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Over 300 attend the John Field Simms, Sr. Memorial Lectureship in Law on The Legal Labyrinth of Brexit

September 12, 2016 - Tamara Williams

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New:   Watch the video of the lecture.

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Legal historian and European Union scholar Professor Aguilera-Barchet discussed the Legal Labyrinth of Brexit at the law school on Sept. 7.

Legal historian and European Union scholar Professor Aguilera-Barchet, of the King Juan Carlos University of Madrid, discussed the political, legal and economic consequences of Brexit at the UNM School of Law on September 7, 2016.

The topic attracted a wide and varied audience of over 300 people, including professors and students from other UNM departments and colleges, non-academics, and the legal community.

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UNM Law School Dean Alfred Mathewson introduced the John Field Simms, Sr. Memorial Lectureship in Law and outlined some of Simms' achievements.

Aguilera gave his presentation in his third language – he speaks Spanish, French and English. It was a highly informative, dynamic, engaging talk with humor throughout. According to Professor Aguilera-Barchet, “Bregret” is what some feel about the decision; “Bremess” is the current state of affairs.

Known for his breadth and depth of knowledge of political events and his ability to tie them together, Aguilera pointed to the similarities between the climate leading to the decision to leave the EU and the current presidential campaign in the U.S.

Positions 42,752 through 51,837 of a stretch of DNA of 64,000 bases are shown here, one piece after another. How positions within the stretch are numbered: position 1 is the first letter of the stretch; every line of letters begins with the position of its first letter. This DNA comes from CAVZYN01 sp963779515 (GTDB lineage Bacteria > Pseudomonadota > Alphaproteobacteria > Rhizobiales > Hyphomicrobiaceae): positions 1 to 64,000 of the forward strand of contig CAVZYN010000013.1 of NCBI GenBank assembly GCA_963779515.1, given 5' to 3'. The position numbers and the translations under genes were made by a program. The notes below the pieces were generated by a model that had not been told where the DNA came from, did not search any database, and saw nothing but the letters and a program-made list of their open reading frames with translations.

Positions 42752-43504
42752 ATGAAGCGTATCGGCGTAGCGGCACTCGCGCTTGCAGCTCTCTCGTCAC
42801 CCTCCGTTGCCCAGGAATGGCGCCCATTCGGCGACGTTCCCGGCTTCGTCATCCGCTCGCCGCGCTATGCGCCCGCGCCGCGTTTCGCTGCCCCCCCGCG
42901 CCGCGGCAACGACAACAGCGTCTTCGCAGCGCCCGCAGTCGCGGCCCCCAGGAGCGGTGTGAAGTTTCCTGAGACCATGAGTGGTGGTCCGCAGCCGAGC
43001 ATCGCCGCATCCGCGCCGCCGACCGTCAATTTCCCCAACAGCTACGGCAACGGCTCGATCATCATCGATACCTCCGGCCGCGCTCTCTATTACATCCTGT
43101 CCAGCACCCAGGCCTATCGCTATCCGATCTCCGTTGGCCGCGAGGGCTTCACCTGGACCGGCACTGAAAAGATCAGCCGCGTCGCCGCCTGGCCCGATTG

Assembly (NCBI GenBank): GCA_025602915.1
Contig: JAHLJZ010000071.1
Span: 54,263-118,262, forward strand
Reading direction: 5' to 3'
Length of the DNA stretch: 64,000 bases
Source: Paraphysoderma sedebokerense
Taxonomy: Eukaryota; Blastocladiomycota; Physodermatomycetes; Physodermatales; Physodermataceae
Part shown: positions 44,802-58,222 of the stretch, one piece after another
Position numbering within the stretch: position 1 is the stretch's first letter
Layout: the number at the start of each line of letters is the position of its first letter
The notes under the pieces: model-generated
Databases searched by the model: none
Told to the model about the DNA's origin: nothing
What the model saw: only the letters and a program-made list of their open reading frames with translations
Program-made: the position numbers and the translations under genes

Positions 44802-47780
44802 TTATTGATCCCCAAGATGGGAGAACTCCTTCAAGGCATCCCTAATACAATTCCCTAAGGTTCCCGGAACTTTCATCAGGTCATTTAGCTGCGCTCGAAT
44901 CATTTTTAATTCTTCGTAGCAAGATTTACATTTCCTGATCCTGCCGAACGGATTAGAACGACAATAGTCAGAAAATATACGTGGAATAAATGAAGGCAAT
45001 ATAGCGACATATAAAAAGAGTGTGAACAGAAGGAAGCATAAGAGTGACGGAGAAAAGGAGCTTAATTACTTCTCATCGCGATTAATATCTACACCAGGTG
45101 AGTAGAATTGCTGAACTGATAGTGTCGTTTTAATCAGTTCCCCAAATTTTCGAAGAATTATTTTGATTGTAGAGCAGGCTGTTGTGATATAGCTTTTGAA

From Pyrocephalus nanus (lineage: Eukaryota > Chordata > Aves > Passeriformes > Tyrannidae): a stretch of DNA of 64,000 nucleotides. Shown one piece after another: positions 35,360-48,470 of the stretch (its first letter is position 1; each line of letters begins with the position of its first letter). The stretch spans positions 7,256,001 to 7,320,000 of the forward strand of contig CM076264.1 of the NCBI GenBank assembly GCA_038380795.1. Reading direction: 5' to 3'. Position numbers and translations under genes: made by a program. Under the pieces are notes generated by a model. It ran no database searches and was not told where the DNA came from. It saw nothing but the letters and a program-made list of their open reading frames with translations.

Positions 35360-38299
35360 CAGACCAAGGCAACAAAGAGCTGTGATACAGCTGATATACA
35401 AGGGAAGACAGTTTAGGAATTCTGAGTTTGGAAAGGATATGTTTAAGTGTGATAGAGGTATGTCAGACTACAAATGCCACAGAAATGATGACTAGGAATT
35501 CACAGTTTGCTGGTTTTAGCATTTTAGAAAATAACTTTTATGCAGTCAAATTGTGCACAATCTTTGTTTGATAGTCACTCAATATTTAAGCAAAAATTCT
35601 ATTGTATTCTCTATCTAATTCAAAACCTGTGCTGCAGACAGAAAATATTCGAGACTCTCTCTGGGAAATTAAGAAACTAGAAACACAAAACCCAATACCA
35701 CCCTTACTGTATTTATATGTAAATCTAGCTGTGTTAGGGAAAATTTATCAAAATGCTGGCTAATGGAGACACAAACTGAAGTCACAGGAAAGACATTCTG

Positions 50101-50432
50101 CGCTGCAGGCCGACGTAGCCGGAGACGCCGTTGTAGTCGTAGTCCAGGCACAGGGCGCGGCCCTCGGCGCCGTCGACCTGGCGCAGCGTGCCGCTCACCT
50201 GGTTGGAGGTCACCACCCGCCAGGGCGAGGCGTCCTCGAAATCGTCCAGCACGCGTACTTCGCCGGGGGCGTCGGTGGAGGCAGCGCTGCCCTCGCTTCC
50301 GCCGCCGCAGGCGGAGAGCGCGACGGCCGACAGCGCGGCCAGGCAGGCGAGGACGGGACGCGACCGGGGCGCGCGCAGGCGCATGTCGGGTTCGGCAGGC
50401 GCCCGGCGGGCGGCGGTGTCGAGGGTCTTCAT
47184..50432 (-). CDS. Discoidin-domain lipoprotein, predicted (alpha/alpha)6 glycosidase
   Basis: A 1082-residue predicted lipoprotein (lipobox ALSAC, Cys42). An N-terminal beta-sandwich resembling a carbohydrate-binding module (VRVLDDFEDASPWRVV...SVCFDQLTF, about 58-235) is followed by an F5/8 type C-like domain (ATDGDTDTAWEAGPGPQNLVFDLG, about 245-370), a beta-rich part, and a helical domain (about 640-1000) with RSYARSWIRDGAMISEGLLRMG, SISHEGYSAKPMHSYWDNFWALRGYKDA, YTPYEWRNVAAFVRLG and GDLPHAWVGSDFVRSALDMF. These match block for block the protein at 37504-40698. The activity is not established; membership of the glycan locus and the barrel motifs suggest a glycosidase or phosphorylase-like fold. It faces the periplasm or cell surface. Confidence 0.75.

He outlined the deep divisions in both countries, the fear of globalization, and contempt for politicians.

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UNM Law School Dean Sergio Pareja introduced Professor Aguilera-Barchet, whom he has known for several years.

Aguilera likened Brexit to a Pandora’s Box – something that seems small and innocent but that turns out to have far-reaching negative consequences. Brexit shocked the world, caused the British pound to plummet and the UK economy to shrink – and the ramifications are just beginning.

“Brexit is a result of short-sighted politicians who proposed simple solutions that aren’t realistic for complicated problems,” said Aguilera.

He said the paradox of the situation is that the UK initially did not believe in European integration. That changed gradually and in a 1975 referendum, 67% of the country voted to the UK join Communitarian Europe – or European Communities – which later became the first pillar of the European Union.

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Some of the members of the Simms family attended and expressed their enthusiasm about this year's presentation.

Once it became part of the EU, the UK did not play by the rules of the game – including opting out of the Schengen Agreement abolishing internal border checks and refusing to use the euro as its national currency.

“Brexit will not be simple to carry out either legally or politically,” said Aguilera. He outlined a few of the reasons why constitutionally it will be challenging – including convincing the British Parliament and the local parliaments of Scotland, Northern Ireland, and Wales.

Aguilera concluded by saying Brexit has opened the Pandora box of European and British politics. It is going to be very difficult to close it, but not impossible.

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Law School Deans Sergio Pareja and Alfred Mathewson present a gift to Professor Aguilera-Barchet.

The presentation was enthusiastically received and several people went to the two microphones to ask questions. Afterwards, attendees enjoyed hors d’ouevres and socializing.

“As expected, Professor Aguilera’s presentation was thought-provoking, engaging, and amusing,” said Dean Sergio Pareja. “Never one to shy away from telling a joke, debating politics, or discussing history, Professor Aguilera merged all three to create an engaging presentation. We are very pleased that he was willing to travel all the way from Spain to present his ideas to the people of New Mexico.”